I walked past guards that, to my young mind, wanted to shoot me with their machine guns and hated me for many reasons and walked up to the lines to hand over my passport. Immediately after I handed over my passport, two guards came up and began demanding something from me. I had no idea what was being said or what to do. They were waving a paper at me that I had seen the adults I was with filling out earlier. I had been told that, as a minor, they would not require one of me, as I was too young to "declare" any of my possessions. I stood there, near emotional death for three minutes until someone else from our party noticed and came over to explain to the guards that I was too young. He says that he was saying "thirteen" over and over in Cantonese, but to me it sounded like a plea for my life. They let me pass and I was a free man again but in no way relaxed. Our group met up and transported our stash of illegal bibles and literature to a factory in town that had been set up as a front for the distribution of said materials. In this factory, lived and worked young Chinese students who spent the next two days speaking to me in minimal English, asking questions about how strong my love for Christ was and how great it was to be helping their brothers and sisters. The idea that these young people, not much older than me, were risking their well-being for such ridiculous ideals really made unhappy. I vowed that I would no longer be a part of this activity and stuck to my guns from that point on.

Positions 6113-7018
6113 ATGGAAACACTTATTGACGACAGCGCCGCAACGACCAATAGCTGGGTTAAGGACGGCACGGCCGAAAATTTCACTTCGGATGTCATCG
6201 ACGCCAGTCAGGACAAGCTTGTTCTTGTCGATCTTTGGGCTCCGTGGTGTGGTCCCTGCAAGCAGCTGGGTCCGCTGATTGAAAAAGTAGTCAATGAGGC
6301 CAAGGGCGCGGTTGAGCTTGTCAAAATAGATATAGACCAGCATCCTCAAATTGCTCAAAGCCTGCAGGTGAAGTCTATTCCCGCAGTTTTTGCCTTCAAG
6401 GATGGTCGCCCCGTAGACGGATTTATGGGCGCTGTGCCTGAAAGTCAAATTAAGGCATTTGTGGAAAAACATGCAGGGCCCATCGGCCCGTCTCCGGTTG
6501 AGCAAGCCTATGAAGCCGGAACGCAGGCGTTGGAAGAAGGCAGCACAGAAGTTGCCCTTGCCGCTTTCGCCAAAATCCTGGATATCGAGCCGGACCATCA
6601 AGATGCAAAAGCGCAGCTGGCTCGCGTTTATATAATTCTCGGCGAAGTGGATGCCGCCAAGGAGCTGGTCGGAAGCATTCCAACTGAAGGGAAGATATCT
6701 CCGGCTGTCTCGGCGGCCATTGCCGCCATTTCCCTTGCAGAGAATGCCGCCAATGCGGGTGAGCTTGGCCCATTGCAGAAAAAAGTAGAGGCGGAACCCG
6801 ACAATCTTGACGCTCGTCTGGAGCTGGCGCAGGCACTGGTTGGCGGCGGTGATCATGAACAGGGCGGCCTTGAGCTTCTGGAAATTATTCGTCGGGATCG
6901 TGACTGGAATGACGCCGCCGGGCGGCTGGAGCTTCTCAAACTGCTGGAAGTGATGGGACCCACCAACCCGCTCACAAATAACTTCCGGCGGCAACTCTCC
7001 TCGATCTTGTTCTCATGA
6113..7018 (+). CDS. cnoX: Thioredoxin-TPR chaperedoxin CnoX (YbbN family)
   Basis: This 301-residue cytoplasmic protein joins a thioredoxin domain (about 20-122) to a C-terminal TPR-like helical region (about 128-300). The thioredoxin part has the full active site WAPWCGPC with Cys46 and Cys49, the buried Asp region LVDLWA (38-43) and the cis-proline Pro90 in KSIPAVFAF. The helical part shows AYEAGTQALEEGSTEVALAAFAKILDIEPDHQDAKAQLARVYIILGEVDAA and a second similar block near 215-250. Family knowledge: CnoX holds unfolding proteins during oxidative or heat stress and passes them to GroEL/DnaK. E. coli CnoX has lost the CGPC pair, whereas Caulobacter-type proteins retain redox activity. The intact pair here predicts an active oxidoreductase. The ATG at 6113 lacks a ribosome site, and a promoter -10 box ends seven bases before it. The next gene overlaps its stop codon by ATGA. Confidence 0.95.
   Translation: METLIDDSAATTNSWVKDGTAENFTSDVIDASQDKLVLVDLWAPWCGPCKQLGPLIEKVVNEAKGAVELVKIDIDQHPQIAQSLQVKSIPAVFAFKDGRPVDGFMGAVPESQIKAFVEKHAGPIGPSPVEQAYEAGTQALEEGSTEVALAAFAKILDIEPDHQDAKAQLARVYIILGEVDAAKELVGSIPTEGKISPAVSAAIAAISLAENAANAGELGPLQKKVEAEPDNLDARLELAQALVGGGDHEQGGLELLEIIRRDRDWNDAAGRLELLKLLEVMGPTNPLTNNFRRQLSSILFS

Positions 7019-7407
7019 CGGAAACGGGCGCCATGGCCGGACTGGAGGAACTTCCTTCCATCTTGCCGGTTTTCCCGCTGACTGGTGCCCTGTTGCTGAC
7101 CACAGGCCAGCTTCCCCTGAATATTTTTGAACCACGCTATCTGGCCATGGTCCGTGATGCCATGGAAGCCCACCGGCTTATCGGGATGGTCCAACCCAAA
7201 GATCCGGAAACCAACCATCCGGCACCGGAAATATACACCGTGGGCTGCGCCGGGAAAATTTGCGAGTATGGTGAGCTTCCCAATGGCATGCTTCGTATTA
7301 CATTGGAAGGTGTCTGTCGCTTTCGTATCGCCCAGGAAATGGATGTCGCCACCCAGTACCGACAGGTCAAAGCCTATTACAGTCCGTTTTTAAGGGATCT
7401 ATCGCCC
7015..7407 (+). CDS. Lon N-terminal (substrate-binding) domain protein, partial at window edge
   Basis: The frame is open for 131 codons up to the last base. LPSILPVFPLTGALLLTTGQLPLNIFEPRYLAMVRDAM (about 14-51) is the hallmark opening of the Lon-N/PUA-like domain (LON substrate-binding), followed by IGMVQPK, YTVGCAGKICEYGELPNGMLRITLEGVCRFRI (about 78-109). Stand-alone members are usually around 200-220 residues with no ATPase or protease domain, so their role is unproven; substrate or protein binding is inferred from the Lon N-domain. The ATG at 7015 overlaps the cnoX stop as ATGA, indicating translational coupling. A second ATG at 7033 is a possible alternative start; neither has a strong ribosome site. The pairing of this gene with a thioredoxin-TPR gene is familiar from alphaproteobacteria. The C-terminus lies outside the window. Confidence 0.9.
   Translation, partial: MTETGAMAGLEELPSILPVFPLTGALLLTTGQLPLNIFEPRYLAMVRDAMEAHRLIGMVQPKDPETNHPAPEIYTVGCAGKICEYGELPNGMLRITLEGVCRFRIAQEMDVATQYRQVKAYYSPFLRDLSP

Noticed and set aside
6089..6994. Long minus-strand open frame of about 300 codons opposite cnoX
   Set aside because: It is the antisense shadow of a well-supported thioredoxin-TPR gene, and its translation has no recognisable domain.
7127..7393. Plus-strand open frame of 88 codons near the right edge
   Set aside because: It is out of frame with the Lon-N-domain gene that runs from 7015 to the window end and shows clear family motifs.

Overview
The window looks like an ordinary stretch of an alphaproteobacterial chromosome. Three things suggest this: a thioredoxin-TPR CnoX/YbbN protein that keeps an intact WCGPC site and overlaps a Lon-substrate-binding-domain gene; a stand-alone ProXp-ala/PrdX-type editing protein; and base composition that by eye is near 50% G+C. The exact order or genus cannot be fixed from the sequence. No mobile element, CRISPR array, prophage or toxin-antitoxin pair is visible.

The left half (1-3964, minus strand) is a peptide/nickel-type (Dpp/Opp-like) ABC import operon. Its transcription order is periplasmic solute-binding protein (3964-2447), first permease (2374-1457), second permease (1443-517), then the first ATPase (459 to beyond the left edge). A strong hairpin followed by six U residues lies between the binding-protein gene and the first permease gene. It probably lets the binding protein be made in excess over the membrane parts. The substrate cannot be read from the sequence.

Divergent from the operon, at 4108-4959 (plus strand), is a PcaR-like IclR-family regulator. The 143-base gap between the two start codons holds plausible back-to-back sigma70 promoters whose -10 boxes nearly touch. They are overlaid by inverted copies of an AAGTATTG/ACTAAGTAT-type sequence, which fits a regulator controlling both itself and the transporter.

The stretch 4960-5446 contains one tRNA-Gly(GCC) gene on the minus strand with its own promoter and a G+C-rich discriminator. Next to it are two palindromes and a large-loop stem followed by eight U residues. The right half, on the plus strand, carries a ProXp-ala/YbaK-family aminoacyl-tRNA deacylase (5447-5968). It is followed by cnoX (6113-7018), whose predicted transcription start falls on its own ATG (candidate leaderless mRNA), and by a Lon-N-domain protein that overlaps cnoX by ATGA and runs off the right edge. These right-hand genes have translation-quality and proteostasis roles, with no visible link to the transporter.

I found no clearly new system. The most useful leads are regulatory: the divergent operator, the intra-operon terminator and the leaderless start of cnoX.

I did make more trips into China, including one on an overnight peasant boat up the Pearl River to Guangzhou. Surrounded by poor, beautiful Chinese people that could not stop staring at this six foot tall pale boy in his hot pink hat, I became embarrassed by the loud Americans and British people that I was with. The ten of use had taken that overnight boat in order to "experience" how the locals lived, while the others proceeded to roll out expensive sleeping bags and food that cost more for one meal than an entire month's salary of those that were watching us in our communal bunk bed. I tried as well as I could to appear apologetic, but I never felt at ease with myself. If these poor Chinese workers knew that we disembarked from the archaic boat and taxied immediately to a five star hotel in the city, they would probably have not been surprised.
I was stranded for three more weeks in a country and amongst a people that I was steadily falling in love with, yet entirely incapable of experiencing in any real way. I had been sent to help change them, but quickly learned that it was not China or Hong Kong or its people that need the changing. I have been trying, to this day, to become a better human being as a result of this trip. To learn about people different from myself. To encourage tolerance. To encourage good will. None of which is accomplished by slipping them a cheap copy of some book that was never meant to address their lives in any meaningful way.
The people of Asia were my first love, and, though I have never had the money to return, I still think of them often in times good (economic revival, scientific advancement) and bad (earthquakes, civil unrest). So, Asia, I hope you forgive me for the religious propaganda and for the hot pink Hershey’s hat.